Habitats and Wildlife

Much of the park is undeveloped and is heavily wooded. Trees include Atlantic white cedar, American holly, chestnut oak, shagbark hickory, mountain laurel, pink dogwood, white pine, American beech, and hemlock — some estimated to be 175 years old. Wildflowers and flowering shrubs also grow in abundance. Among the most common are swamp azalea, solomon’s seal, white geranium, ladies slipper, and sheep laurel.

Land and water creatures abound in the park. Common species include: muskrat, raccoon, cottontail rabbit, skunk, painted turtle, bullfrog, coyote, deer, bobcat, fisher cat, red & grey fox, yellow spotted salamander, yellow spotted turtle, box turtle, woodcock, bass, pickerel and sunfish. There are over 250 bird species in the park, including: blue jay, great blue heron, gosshawk, red tail hawk, yellow warbler, ruffed grouse, and quail. Fish commonly found in the 136-acre Aaron River Reservoir include bass, pickerel, sunfish, and perch.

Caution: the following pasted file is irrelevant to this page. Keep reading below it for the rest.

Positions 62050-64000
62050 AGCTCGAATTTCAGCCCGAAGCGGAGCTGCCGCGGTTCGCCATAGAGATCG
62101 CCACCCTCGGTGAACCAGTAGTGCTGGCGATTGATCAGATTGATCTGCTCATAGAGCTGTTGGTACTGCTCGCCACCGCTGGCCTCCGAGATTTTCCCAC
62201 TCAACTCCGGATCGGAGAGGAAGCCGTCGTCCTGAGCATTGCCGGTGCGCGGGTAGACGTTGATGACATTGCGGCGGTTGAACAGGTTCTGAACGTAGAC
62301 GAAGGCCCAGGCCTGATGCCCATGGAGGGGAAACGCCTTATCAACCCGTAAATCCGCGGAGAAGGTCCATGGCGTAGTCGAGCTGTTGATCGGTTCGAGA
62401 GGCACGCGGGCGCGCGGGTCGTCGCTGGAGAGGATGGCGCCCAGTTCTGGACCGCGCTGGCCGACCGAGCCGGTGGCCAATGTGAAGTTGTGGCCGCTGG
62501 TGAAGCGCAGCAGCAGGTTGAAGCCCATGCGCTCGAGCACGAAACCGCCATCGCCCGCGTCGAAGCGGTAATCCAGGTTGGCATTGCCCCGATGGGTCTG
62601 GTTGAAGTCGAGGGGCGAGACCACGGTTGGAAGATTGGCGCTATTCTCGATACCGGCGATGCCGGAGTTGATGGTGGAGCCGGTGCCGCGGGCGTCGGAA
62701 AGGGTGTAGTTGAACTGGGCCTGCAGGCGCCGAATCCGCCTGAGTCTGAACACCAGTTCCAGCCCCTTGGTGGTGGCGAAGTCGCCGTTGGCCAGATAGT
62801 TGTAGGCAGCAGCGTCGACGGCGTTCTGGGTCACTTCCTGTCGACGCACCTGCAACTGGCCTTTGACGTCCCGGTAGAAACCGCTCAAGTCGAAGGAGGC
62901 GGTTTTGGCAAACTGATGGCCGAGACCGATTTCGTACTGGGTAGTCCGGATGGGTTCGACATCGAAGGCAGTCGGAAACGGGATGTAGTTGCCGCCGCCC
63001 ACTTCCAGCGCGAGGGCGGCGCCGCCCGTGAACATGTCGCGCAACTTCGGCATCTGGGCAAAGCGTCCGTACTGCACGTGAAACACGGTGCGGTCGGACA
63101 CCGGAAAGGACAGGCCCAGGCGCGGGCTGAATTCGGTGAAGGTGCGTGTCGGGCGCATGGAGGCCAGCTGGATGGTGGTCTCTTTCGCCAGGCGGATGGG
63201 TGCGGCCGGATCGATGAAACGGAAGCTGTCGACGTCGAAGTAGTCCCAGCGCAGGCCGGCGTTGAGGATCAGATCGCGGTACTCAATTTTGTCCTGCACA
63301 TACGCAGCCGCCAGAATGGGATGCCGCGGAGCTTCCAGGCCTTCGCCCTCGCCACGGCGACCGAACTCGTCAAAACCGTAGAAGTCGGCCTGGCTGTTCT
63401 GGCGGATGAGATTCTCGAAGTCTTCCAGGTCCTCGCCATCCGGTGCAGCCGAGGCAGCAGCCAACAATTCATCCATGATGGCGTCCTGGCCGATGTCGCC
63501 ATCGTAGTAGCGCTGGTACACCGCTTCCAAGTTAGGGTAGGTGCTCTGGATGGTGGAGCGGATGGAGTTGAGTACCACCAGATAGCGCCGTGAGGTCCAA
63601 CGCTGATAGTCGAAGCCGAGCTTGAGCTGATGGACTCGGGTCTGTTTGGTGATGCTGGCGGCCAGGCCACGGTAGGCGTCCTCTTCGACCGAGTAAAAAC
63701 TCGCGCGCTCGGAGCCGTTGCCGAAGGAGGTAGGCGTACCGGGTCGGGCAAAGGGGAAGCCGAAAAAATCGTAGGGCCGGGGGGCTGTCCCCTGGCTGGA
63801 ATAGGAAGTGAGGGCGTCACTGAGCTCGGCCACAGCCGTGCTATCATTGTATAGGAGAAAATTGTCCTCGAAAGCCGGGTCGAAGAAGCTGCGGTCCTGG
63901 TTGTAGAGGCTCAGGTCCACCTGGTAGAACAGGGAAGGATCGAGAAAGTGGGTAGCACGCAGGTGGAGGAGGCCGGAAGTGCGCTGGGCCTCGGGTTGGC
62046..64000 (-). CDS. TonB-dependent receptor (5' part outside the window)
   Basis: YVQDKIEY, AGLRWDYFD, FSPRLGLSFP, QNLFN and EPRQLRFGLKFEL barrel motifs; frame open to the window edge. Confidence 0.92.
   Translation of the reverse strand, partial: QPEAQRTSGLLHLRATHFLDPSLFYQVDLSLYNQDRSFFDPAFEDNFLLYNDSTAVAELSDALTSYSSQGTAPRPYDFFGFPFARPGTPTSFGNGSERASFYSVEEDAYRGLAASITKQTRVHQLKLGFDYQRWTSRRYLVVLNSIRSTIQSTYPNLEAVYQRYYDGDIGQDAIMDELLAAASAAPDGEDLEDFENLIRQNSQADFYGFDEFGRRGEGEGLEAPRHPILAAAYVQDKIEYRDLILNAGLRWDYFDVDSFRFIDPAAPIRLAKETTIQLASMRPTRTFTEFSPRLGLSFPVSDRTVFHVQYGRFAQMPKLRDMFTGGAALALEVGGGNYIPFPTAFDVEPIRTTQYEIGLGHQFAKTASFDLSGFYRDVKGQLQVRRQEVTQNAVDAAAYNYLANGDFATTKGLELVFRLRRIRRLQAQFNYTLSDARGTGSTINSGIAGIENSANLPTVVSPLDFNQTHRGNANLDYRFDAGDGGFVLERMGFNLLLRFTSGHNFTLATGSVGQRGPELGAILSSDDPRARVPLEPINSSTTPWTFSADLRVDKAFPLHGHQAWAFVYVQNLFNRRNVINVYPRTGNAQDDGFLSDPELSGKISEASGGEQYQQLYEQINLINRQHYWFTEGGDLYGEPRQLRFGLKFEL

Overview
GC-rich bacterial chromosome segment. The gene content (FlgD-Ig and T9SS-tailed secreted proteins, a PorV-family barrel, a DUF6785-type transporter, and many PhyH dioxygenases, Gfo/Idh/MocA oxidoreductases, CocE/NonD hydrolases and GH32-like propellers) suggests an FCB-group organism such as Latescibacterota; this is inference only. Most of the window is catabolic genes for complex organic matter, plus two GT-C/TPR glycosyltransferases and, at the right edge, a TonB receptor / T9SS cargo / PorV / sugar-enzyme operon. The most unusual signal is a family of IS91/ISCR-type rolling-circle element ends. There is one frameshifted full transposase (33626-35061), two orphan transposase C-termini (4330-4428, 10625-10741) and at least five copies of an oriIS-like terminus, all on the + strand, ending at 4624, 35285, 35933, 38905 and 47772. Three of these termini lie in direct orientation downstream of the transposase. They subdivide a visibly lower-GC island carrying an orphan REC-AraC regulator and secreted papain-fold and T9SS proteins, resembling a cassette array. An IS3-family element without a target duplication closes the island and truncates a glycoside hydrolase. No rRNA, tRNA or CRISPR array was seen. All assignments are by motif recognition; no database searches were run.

The Aaron River is relatively close to this entrance. You can find it by navigating to S30 and S31 on the trail map. The loop trail connecting these two points to S11-S14 crosses the Aaron River twice.

This section of the park, and many of the waterways elsewhere in the park, drain to the Aaron River, which flows northeast to the Aaron River Reservoir. The dam that holds the reservoir in place was constructed from 1976-1978. Below the dam, the river continues to flow through Cohasset. It joins with Brass Kettle Brook and eventually empties into the Gulf River in North Scituate. The Gulf River flows into the ocean at Cohasset Harbor.

433 Grove St, Norwell, MA 02061, USA

Historic Site: No

Park: Yes

Beach: No

Boat Launch: No

Lifeguards: No

Size: 3500 acres

Hours: Dawn to Dusk

Parking: Ample on-site parking (35 cars)

Cost: Free

Trail Difficulty: Easy

Facilities:

Informational kiosk (still under construction February 2022), bench.

Dogs: Dogs must remain on leash. Scoop the poop!

Boat Ramp: No

ADA Access: Yes

Scenic Views: Yes

Waterbody/Watershed: Aaron River (Gulf River watershed)

Other Things to Do at This Site